The old adage, “It’s not what you know, but who you know” is an unavoidable fact of life if you are to be successful in most of life’s endeavors.  Some people seem to be born with an innate ability to connect with just about anyone.  For most of us, it takes a little more work.  I’m not a natural networker, but here are some things I’ve picked up by watching people who are good at it.

  1. Be a “Yes” man – One of the quickest ways to slide off my radar (of people that I want to connect with) is to fail to make meeting with me a priority.  Never say, “we will make it happen sometime soon”.  Instead, get something in your calendar.
  2. Do your homework – Know the other person.  What are they passionate about?  What are they involved in?  If you know why they want to meet be prepared to discuss the subject matter to the best of your ability.
  3. Ask meaningful questions – Ask the person about their passions and interests.  Everyone loves to talk about themselves.  Knowing their interests and asking them about it demonstrates that you care about what they love.
  4. Be a helper – Help the person with their passions.  Even if the point of the meeting was just to connect and talk, you can make a friend for life if you offer some little bit of yourself to another person.  It can be as simple as an offering to pray for them.  If they are working on a project ask them to keep you updated with their progress.
  5. Be a connector – Connecting others to one another tends to be reciprocal.  Put two people together that can benefit from the relationship and you have not only been a blessing, but you have performed a good deed that will likely come back around someday.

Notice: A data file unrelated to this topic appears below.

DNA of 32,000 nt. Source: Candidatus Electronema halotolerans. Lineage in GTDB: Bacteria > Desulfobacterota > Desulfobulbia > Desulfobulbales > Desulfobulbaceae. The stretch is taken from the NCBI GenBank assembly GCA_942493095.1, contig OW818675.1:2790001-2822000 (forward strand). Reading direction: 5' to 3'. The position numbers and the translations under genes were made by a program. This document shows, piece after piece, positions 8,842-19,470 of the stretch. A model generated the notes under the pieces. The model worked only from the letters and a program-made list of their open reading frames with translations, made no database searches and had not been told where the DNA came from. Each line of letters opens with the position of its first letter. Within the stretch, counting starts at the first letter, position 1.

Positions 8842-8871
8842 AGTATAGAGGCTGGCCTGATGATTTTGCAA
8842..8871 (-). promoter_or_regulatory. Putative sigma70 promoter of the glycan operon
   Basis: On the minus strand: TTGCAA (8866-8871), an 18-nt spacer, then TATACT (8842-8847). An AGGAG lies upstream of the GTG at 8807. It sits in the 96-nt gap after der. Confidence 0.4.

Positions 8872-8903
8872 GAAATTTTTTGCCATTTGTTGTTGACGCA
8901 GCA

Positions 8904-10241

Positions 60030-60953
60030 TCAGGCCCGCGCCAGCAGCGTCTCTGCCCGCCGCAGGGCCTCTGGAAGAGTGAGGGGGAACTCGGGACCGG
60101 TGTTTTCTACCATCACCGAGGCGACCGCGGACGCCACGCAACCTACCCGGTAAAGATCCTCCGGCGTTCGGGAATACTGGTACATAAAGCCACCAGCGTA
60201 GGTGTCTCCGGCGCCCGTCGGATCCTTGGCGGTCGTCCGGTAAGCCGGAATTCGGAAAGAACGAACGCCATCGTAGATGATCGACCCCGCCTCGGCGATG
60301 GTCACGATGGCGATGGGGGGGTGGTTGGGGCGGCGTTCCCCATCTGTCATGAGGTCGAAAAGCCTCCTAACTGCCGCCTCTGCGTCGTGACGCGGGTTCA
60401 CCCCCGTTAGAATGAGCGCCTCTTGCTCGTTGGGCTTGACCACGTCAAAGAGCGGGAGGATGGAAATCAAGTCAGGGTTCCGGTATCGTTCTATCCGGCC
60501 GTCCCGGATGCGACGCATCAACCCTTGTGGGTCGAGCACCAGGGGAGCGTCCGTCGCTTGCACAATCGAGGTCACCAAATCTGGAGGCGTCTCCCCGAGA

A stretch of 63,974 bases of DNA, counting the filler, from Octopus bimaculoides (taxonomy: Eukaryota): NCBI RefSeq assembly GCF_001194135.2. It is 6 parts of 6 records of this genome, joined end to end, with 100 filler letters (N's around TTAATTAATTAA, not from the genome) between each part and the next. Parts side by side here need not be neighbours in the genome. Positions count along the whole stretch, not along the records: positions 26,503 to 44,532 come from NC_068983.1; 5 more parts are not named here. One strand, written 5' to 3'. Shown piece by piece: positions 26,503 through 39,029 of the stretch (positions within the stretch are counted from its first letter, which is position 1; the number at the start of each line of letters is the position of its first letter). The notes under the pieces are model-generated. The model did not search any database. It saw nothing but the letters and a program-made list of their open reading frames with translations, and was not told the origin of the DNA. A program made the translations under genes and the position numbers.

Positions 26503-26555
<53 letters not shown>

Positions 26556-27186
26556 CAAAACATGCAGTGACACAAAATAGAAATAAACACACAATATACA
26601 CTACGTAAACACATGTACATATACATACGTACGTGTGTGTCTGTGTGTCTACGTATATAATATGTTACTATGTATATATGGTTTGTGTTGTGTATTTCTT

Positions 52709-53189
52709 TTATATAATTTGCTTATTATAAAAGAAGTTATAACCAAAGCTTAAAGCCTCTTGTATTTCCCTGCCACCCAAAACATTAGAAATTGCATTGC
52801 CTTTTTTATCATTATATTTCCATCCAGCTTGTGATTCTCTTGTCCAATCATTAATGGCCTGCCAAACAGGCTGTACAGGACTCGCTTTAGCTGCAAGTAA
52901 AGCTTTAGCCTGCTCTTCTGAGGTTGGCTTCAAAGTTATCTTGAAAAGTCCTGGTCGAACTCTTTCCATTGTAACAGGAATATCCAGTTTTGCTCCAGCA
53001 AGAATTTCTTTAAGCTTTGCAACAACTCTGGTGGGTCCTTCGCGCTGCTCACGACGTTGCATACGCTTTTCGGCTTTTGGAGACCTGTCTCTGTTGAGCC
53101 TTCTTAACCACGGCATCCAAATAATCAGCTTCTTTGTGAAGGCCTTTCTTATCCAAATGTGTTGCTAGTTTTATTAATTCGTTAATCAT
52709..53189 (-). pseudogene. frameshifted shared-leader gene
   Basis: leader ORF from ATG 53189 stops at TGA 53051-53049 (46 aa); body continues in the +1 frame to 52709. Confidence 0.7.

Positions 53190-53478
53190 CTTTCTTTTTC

6. Ask to be connected – Many of these are “others focused”.  I very much believe it’s in your best interest to seek the good of others.  Successful people seem to be the folks most concerned with the helping their friends.  On the other hand, it never hurts to ask for help.  If you know that someone can connect you with an individual who might be beneficial to your goals, ask them if they would mind doing so.  Most people aren’t actively thinking of your needs and how they can help you (it’s not a bad thing, it’s just normal).  Ask them.

I’ve also observed that it helps to be funny and good-looking, but there isn’t much you can do about that so I didn’t include it in my list.



About Michael Reeve

I love my people. In 2003 I married my beautiful best friend. Then in 2007 we had our first son, Nolan, named after my favorite baseball player (Nolan Ryan). In 2009 our second son, Asher, was born. We have two dogs, Sawyer and Mr. Precious (Yea, I know) and some fish that are sure to die in the next couple of days. In 2004 we moved to Reedy Fork Ranch in northeast Greensboro. We love this area and we are thrilled to call it home. Now, God has called our family (along with a great team of people) to start a church in NE Greensboro. Proximity Church will have it's first Sunday on January 7, 2018! View all posts by Michael Reeve

One response to “Networking

  • Adam Dupuis

    The best lesson I have learned about networking is that in order for networking to be effective it ALWAYS has to be about the other person. Your focus, when networking needs to be on how to help the other person. Never leave a networking conversation without asking “how can I help you?” Even if you are screaming “HELP ME HELP ME!!” on the inside. The more people know and feel you care about them the more they will work to support you. Networking for you always starts with them.

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